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Re: English eth (was: Love Those Double Vowels)

From:Muke Tever <alrivera@...>
Date:Thursday, November 8, 2001, 15:14
From: "John Cowan" <jcowan@...>
> Generally speaking, the default realization of //T// in English > is /T/, and you get /D/ only in three circumstances: > > 1) Intervocalically in native words; > 2) Finally in native words that used to end in /@/, generally > shown by a silent "e" in the orthography; > 3) Initially in closed-class words. > > So "ether" has /T/ because it is a borrowing, whereas "either" is > native; "then" is closed-class, but "thin" is open-class; > ditto for "thy"/"thigh".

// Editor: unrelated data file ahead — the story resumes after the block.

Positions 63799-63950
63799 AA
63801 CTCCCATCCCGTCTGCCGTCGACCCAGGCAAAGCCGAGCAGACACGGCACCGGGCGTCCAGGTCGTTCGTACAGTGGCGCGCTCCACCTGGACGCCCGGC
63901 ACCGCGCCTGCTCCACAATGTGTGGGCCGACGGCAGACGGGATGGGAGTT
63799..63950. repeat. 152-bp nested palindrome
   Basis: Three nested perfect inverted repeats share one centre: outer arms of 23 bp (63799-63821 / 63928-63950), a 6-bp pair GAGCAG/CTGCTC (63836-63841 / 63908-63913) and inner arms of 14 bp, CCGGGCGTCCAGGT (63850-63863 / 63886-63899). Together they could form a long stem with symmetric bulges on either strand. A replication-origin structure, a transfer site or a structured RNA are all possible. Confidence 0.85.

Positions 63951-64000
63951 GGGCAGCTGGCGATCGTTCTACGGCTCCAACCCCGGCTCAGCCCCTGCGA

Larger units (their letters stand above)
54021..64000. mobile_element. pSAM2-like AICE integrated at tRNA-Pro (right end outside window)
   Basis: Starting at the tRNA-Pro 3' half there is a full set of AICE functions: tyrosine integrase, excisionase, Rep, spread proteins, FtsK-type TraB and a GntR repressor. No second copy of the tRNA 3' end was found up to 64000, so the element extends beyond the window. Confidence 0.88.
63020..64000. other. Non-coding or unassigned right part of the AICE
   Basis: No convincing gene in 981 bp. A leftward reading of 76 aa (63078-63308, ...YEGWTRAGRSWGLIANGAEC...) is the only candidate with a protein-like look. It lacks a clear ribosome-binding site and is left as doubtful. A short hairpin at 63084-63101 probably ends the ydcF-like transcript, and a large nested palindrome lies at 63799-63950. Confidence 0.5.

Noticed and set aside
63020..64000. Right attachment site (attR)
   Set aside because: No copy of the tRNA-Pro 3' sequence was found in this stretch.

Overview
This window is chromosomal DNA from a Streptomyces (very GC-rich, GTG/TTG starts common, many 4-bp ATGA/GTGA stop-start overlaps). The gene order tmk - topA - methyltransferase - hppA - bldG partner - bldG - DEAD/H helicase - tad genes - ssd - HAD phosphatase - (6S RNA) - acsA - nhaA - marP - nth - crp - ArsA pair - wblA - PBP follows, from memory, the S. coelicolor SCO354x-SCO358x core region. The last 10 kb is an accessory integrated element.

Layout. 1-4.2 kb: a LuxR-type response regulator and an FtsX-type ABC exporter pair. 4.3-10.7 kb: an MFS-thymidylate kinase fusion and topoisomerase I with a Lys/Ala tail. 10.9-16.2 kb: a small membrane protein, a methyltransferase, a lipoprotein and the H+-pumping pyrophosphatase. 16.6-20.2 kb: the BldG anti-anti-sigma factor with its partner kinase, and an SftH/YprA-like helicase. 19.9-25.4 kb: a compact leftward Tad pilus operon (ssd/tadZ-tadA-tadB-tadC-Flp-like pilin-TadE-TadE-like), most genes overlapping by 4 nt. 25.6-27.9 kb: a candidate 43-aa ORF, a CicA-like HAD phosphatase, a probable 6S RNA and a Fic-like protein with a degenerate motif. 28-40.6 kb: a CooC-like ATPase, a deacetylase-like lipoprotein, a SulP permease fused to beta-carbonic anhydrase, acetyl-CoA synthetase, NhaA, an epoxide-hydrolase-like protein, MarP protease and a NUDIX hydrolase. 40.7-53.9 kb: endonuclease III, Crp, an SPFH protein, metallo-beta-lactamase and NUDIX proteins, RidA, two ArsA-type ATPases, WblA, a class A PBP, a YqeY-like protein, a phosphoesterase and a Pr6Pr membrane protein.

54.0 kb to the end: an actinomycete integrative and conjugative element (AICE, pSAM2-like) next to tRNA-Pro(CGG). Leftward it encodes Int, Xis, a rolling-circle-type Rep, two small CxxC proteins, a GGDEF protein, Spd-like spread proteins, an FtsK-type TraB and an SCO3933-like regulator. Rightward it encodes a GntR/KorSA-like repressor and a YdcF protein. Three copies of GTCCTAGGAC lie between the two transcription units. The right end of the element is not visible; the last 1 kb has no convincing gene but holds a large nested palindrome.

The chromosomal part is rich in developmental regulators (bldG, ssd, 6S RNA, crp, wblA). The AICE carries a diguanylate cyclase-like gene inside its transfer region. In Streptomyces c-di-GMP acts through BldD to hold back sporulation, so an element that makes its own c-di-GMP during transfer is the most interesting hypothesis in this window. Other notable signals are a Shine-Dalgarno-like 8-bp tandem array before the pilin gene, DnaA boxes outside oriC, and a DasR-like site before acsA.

What about the borrowed words that end in [IDm=], like rhythm, logarithm, algorithm....?
> In general, no newly introduced word contains /D/; I find that > my wife, who can say "soothe" /suD/ quite perfectly, always > pronounces "Gwynedd" with /T/.
I can probably support that... when I first read JRRT's LOTR I read "mathom" as ["m&Tm=], although I discovered later that the dictionary says it should rhyme with "fathom". *Muke!